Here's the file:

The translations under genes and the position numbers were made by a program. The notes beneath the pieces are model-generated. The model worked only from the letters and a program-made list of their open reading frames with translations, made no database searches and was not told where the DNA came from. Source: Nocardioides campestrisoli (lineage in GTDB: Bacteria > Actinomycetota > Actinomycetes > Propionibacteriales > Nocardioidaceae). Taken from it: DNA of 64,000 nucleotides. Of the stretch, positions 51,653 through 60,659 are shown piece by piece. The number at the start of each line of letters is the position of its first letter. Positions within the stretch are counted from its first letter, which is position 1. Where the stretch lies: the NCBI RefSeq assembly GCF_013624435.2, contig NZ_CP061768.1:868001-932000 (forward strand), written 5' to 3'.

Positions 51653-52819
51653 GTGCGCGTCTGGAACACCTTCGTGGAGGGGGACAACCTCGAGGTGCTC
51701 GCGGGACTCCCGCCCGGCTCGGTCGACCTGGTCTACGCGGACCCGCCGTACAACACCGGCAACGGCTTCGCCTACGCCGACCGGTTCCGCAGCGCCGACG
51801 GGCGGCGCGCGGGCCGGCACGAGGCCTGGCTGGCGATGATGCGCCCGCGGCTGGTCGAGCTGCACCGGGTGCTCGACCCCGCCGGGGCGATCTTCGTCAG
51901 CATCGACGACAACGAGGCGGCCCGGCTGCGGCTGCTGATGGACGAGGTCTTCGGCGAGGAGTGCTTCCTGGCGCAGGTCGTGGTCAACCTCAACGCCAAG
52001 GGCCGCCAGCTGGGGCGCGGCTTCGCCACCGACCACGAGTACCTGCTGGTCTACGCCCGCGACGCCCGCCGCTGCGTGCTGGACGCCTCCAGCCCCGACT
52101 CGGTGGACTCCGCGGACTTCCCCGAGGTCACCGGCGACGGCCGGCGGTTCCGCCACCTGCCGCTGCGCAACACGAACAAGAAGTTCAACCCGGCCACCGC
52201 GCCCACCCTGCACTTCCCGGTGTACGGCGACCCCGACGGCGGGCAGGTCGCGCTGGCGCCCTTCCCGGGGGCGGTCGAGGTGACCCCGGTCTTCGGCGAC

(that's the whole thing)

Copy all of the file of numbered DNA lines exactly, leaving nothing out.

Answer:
The translations under genes and the position numbers were made by a program. The notes beneath the pieces are model-generated. The model worked only from the letters and a program-made list of their open reading frames with translations, made no database searches and was not told where the DNA came from. Source: Nocardioides campestrisoli (lineage in GTDB: Bacteria > Actinomycetota > Actinomycetes > Propionibacteriales > Nocardioidaceae). Taken from it: DNA of 64,000 nucleotides. Of the stretch, positions 51,653 through 60,659 are shown piece by piece. The number at the start of each line of letters is the position of its first letter. Positions within the stretch are counted from its first letter, which is position 1. Where the stretch lies: the NCBI RefSeq assembly GCF_013624435.2, contig NZ_CP061768.1:868001-932000 (forward strand), written 5' to 3'.

Positions 51653-52819
51653 GTGCGCGTCTGGAACACCTTCGTGGAGGGGGACAACCTCGAGGTGCTC
51701 GCGGGACTCCCGCCCGGCTCGGTCGACCTGGTCTACGCGGACCCGCCGTACAACACCGGCAACGGCTTCGCCTACGCCGACCGGTTCCGCAGCGCCGACG
51801 GGCGGCGCGCGGGCCGGCACGAGGCCTGGCTGGCGATGATGCGCCCGCGGCTGGTCGAGCTGCACCGGGTGCTCGACCCCGCCGGGGCGATCTTCGTCAG
51901 CATCGACGACAACGAGGCGGCCCGGCTGCGGCTGCTGATGGACGAGGTCTTCGGCGAGGAGTGCTTCCTGGCGCAGGTCGTGGTCAACCTCAACGCCAAG
52001 GGCCGCCAGCTGGGGCGCGGCTTCGCCACCGACCACGAGTACCTGCTGGTCTACGCCCGCGACGCCCGCCGCTGCGTGCTGGACGCCTCCAGCCCCGACT
52101 CGGTGGACTCCGCGGACTTCCCCGAGGTCACCGGCGACGGCCGGCGGTTCCGCCACCTGCCGCTGCGCAACACGAACAAGAAGTTCAACCCGGCCACCGC
52201 GCCCACCCTGCACTTCCCGGTGTACGGCGACCCCGACGGCGGGCAGGTCGCGCTGGCGCCCTTCCCGGGGGCGGTCGAGGTGACCCCGGTCTTCGGCGAC